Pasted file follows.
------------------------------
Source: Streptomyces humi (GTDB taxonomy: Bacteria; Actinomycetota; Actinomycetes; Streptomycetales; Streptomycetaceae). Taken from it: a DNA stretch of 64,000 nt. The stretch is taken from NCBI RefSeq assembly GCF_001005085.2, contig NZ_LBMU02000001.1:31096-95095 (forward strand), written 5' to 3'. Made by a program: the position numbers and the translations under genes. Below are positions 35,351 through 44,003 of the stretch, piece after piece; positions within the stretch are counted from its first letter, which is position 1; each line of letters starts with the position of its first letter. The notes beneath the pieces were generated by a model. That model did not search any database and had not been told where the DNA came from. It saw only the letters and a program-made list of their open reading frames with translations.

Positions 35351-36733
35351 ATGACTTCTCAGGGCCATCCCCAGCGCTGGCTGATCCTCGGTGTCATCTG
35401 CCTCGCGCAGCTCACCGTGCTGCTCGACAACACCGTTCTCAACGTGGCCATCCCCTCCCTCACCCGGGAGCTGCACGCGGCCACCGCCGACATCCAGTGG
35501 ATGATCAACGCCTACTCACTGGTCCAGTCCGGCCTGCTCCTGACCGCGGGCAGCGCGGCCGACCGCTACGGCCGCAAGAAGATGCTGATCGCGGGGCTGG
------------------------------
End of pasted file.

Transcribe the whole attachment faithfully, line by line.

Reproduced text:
Source: Streptomyces humi (GTDB taxonomy: Bacteria; Actinomycetota; Actinomycetes; Streptomycetales; Streptomycetaceae). Taken from it: a DNA stretch of 64,000 nt. The stretch is taken from NCBI RefSeq assembly GCF_001005085.2, contig NZ_LBMU02000001.1:31096-95095 (forward strand), written 5' to 3'. Made by a program: the position numbers and the translations under genes. Below are positions 35,351 through 44,003 of the stretch, piece after piece; positions within the stretch are counted from its first letter, which is position 1; each line of letters starts with the position of its first letter. The notes beneath the pieces were generated by a model. That model did not search any database and had not been told where the DNA came from. It saw only the letters and a program-made list of their open reading frames with translations.

Positions 35351-36733
35351 ATGACTTCTCAGGGCCATCCCCAGCGCTGGCTGATCCTCGGTGTCATCTG
35401 CCTCGCGCAGCTCACCGTGCTGCTCGACAACACCGTTCTCAACGTGGCCATCCCCTCCCTCACCCGGGAGCTGCACGCGGCCACCGCCGACATCCAGTGG
35501 ATGATCAACGCCTACTCACTGGTCCAGTCCGGCCTGCTCCTGACCGCGGGCAGCGCGGCCGACCGCTACGGCCGCAAGAAGATGCTGATCGCGGGGCTGG